Southern Africa

A HUMAN PERSPECTIVE In April 2000 in Zimbabwe, armed men attacked the farmhouse of a white farmer whose family has lived in Zimbabwe for generations. A political crisis that goes back to Britain's colonial rule caught white farmers in a violent crossfire. British colonial rule ended in 1980, but more than 4,000 white farmers in Zimbabwe still own one-third of the best land in a country of about 10 million blacks. The British and the white farmers have made attempts to equalize land ownership, but Zimbabwe's leaders have not taken advantage of these opportunities. Instead, they have targeted individual white farmers who own that land. This conflict illustrates a critical issue in all of Southern Africa—that blacks far outnumber whites but still own little of the land.

Gold Trade Builds Empires

Southern Africa includes Angola, Botswana, Comoros, Lesotho, Madagascar, Malawi, Mauritius, Mozambique, Namibia, South Africa, Swaziland, Zambia, and Zimbabwe. The history of Southern Africa involves a blending of colonialism with African cultures and the development of gold-trading empires.


The majority of the people in Southern Africa are Bantu-speaking peoples, including the Shona people. Around 1000, the Shona established a city called Great Zimbabwe in what is now the country of Zimbabwe.

From the 1200s to the 1400s, Great Zimbabwe became the capital of a thriving gold-trading area. But for unknown reasons, around 1450 the Shona abandoned Great Zimbabwe. One theory is that cattle grazing had exhausted the nearby grasslands, and overfarming had ruined the soil.


According to local legend, a man named Mutota left Great Zimbabwe around 1440 and settled in a fertile valley to the north. He founded a new state to replace Great Zimbabwe. By the time Mutota died, the Mutapa Empire extended throughout all of present-day Zimbabwe except the eastern part.

The Mutapa Empire thrived on the gold trade. In the 1500s, however, the Portuguese arrived and began interfering with the politics there. Soon, the Mutapa Empire began to decline. This event showed the increasing role Europeans would play in Southern Africa.


As Europeans migrated to Southern Africa in the 1700s and 1800s, their presence led to conflicts with Africans. As the map below shows, many different ethnic groups were already living in Southern Africa. They competed with each other and with the Europeans for control of the land. In the early 19th century, the Zulu controlled a large area in Southern Africa. However, the British defeated the Zulu and by the late 19th century had taken over their land.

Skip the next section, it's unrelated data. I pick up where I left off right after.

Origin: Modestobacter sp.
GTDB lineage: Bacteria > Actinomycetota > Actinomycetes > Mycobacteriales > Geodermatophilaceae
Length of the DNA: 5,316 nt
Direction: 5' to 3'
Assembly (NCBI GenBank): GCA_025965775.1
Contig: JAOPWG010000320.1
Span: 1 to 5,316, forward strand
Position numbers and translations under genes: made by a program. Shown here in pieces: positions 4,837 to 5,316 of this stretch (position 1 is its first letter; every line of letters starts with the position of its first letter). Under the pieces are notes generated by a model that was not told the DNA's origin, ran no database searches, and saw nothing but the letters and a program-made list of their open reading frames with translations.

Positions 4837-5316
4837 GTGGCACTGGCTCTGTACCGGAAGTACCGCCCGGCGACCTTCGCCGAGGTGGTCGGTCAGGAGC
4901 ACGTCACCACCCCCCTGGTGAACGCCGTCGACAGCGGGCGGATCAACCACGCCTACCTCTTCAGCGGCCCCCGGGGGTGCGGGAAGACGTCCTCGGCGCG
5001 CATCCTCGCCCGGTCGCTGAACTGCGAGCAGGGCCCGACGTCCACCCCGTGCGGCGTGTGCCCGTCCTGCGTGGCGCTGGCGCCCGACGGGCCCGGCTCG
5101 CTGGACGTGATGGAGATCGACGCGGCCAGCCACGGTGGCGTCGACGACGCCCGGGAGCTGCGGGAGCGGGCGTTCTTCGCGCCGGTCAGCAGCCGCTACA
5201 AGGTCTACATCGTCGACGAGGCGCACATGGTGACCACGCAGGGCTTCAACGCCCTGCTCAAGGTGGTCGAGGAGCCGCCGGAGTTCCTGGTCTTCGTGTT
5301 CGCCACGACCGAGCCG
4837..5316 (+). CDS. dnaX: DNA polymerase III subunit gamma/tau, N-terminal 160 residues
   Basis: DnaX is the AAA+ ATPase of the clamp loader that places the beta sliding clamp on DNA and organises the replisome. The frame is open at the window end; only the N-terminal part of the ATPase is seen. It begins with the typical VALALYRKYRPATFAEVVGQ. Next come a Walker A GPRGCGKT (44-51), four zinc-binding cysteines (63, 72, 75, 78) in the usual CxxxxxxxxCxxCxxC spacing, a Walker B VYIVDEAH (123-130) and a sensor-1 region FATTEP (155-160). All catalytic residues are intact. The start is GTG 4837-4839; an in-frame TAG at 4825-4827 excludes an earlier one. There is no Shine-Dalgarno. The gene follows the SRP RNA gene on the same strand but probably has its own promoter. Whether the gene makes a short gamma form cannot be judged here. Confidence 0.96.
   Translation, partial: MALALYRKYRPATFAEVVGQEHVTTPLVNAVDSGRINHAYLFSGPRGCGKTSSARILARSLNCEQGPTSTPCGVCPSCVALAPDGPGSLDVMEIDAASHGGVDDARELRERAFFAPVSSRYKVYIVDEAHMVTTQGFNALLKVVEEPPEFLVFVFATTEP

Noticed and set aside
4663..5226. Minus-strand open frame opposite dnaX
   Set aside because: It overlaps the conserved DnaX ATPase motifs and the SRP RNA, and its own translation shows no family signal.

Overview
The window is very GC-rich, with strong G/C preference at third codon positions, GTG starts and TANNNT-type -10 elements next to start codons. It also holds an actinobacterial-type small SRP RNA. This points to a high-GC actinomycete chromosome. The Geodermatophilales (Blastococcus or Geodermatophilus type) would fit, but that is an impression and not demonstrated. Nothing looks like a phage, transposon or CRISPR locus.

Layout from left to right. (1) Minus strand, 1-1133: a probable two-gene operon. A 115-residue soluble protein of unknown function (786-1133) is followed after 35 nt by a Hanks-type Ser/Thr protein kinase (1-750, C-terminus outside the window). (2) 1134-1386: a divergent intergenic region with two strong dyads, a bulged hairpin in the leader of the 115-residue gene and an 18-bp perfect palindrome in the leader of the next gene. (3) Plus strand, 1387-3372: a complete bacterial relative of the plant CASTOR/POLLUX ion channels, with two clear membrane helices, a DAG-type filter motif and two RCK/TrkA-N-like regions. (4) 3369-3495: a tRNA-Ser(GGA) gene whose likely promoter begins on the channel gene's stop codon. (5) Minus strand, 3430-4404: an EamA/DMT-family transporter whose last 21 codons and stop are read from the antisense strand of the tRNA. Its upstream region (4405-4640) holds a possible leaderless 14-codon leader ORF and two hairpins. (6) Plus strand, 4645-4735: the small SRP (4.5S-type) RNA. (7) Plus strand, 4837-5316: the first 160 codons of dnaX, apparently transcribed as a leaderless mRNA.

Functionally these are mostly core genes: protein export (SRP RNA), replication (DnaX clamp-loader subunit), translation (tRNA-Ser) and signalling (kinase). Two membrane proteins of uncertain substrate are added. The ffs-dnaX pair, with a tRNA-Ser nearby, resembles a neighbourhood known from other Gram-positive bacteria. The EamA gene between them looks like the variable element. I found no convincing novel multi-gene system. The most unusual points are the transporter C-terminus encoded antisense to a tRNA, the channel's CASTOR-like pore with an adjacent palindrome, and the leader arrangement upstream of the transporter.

In the 1890s, the British battled the Dutch farmers, or Boers, in the Boer War for control of the region. The Boers had arrived in Southern Africa in the mid-1600s. The British won the war and formed the Union of South Africa in 1902. South Africa is currently a country in the region of Southern Africa.

Ethnic Groups of Southern Africa


In 1948, the white minority government of South Africa instituted a policy of apartheid, or complete separation of the races. It banned social contact between blacks and whites and established segregated schools, hospitals, and neighborhoods. Although blacks made up 75 percent of the population, they received only a small percentage of the land. The government kept the best land for whites.

In 1912, blacks had founded the African National Congress (ANC) to fight for their rights. In 1949, Nelson Mandela emerged as one of the leaders of the ANC, and he led a long struggle to end apartheid that resulted in his being imprisoned. By the 1980s, nations around the world—including the United States—pressured South Africa to end apartheid. In 1989, F. W. de Klerk became the president, and he wanted to change South Africa.

As a result, South Africa experienced a peaceful revolution, and the government ended its apartheid laws. An election that involved members of all races in South Africa took place in 1994. Mandela, having been released from prison, won the election and became president. In 1996, the government passed a new, democratic constitution that guarantees the rights of all citizens.

Southern Africa Grows Economically

The economies of Southern African countries are some of the most advanced in Africa. However, many countries are struggling to raise the standard of living for blacks, who get the worst jobs, own the least productive land, and attend the worst schools.


The policy of apartheid has hurt the economy of South Africa. Because of apartheid, foreign nations imposed economic sanctions that prevented their countries from conducting business with or investing in South Africa. In addition, the policy led to poor education of blacks, creating an uneducated mass of young people. As a result, two economies exist in South Africa.